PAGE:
Use this URL to cite or link to this record in EThOS: https://ethos.bl.uk/OrderDetails.do?uin=uk.bl.ethos.815657
Title: Can the natural turf pitch affect injury risk and performance within elite football?
Author: Rennie, D.
ISNI:       0000 0004 9358 7591
Awarding Body: Liverpool John Moores University
Current Institution: Liverpool John Moores University
Date of Award: 2019
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Abstract:
Historically, natural turf has been the pitch of choice within elite English football. However, its susceptibility to both climatic variation and footfall affecting its hardness, catalyzed the development of more robust, hybrid natural turf pitches. Despite such evolution, stakeholders continue to question the role hardness plays regarding injury on such natural turf. Unfortunately, the literature is scarce and lacks objective measures of pitch hardness providing no evidence to support or refute these concerns. Thus, the primary aim of this thesis was to question the role of natural turf hardness in both injury and performance in elite football. The first study (Chapter 3) established that 87% of stakeholders within football perceived pitch hardness to be a major injury risk. Relative risk to specific tissues was perceived to be dependent upon the surface namely hard pitches affecting joint/tendons whilst soft pitches increased risk of ligamentous and ligament strains. The second study (chapter 4) developed the necessary methodological procedures for the objective evaluation of pitch hardness. The study proposed the use of a portable and practical objective measure of hardness (Clegg Hammer 2.25kg), evaluated its reliability and formulated a protocol for its use. This new protocol was then used within the remaining chapters to evaluate the pitch hardness. Chapter 5 established the temporal and spatial variation of natural turf, over eight football seasons, showing pitches have become harder. Such was the variation in hardness that over 23% of pitch exposures fell outside of UEFA’s recommendations. It also established for the first time that the new hybrid natural turfs are significantly harder but less variable than native soil. The novel findings of chapter 6 showed that injury incidence, injury burden and even the type of tissue at risk may be related to the hardness of the natural turf pitch. It also demonstrated that the type of hybrid pitches carry their own injury profile. The final pitch hardness manipulation study (chapter 7), the first of its kind, provided insight into how such surface hardness affects external and internal loads experienced by players. In summary, this thesis has taken the first step towards exploring how the hardness of natural turf pitches could be viewed as a risk factor for injury within elite football. The novel design and methodology enabled detailed investigation of how natural turf pitches are changing and affecting both injury and performance. Profiles of injury, and technical and physical performance measures, were found to be dependent upon relative surface hardness. These findings provide clarity to those working within the applied setting enabling stakeholders to maximize player performance, whilst mitigating injury risk.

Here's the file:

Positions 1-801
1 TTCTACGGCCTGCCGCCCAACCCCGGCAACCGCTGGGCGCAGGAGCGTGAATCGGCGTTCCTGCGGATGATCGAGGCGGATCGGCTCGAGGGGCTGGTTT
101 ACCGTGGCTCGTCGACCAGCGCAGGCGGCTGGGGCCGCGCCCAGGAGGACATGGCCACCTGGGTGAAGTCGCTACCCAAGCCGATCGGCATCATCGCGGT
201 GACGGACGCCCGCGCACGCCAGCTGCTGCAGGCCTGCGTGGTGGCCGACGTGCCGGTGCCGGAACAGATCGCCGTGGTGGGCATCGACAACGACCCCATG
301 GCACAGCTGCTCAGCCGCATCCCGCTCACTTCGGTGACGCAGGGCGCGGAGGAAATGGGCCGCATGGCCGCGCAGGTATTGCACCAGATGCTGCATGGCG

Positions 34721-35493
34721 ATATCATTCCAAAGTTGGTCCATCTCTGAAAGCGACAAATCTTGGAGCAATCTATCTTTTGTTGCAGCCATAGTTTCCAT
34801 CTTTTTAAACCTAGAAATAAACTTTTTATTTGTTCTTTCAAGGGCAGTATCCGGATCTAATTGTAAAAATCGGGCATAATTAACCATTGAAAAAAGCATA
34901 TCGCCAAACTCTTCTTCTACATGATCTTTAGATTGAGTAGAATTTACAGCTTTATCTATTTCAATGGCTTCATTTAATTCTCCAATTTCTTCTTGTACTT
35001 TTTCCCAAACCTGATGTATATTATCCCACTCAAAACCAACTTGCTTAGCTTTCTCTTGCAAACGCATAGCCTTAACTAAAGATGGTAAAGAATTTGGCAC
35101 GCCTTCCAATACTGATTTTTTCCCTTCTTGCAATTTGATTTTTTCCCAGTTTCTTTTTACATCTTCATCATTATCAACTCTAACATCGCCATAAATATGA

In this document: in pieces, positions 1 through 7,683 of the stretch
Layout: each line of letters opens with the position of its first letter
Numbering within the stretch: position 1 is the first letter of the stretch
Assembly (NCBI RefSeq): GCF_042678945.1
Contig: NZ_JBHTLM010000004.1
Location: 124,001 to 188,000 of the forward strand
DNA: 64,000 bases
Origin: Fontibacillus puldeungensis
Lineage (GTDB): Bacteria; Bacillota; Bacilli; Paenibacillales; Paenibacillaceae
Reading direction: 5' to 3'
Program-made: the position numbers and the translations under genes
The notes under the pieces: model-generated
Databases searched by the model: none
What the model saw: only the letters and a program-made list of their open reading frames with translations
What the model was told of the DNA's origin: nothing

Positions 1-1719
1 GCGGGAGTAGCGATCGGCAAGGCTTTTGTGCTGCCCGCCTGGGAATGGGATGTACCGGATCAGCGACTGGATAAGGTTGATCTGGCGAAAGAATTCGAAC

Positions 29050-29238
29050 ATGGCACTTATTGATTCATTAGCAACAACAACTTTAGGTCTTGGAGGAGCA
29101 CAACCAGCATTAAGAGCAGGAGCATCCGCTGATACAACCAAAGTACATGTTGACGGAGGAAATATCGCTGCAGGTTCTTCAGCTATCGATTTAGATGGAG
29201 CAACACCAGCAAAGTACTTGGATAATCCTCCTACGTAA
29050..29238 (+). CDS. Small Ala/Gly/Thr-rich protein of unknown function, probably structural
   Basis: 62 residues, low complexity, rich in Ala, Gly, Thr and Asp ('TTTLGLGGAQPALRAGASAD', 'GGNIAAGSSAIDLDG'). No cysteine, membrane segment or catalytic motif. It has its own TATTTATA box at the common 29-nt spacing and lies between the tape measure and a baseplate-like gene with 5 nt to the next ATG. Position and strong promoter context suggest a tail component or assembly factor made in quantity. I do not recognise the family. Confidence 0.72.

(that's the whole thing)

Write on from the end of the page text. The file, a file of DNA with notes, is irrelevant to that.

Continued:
Supervisor: Not available Sponsor: Not available
Qualification Name: Thesis (Ph.D.) Qualification Level: Doctoral
EThOS ID: uk.bl.ethos.815657  DOI:
Keywords: RC1200 Sports Medicine ; GV561 Sports
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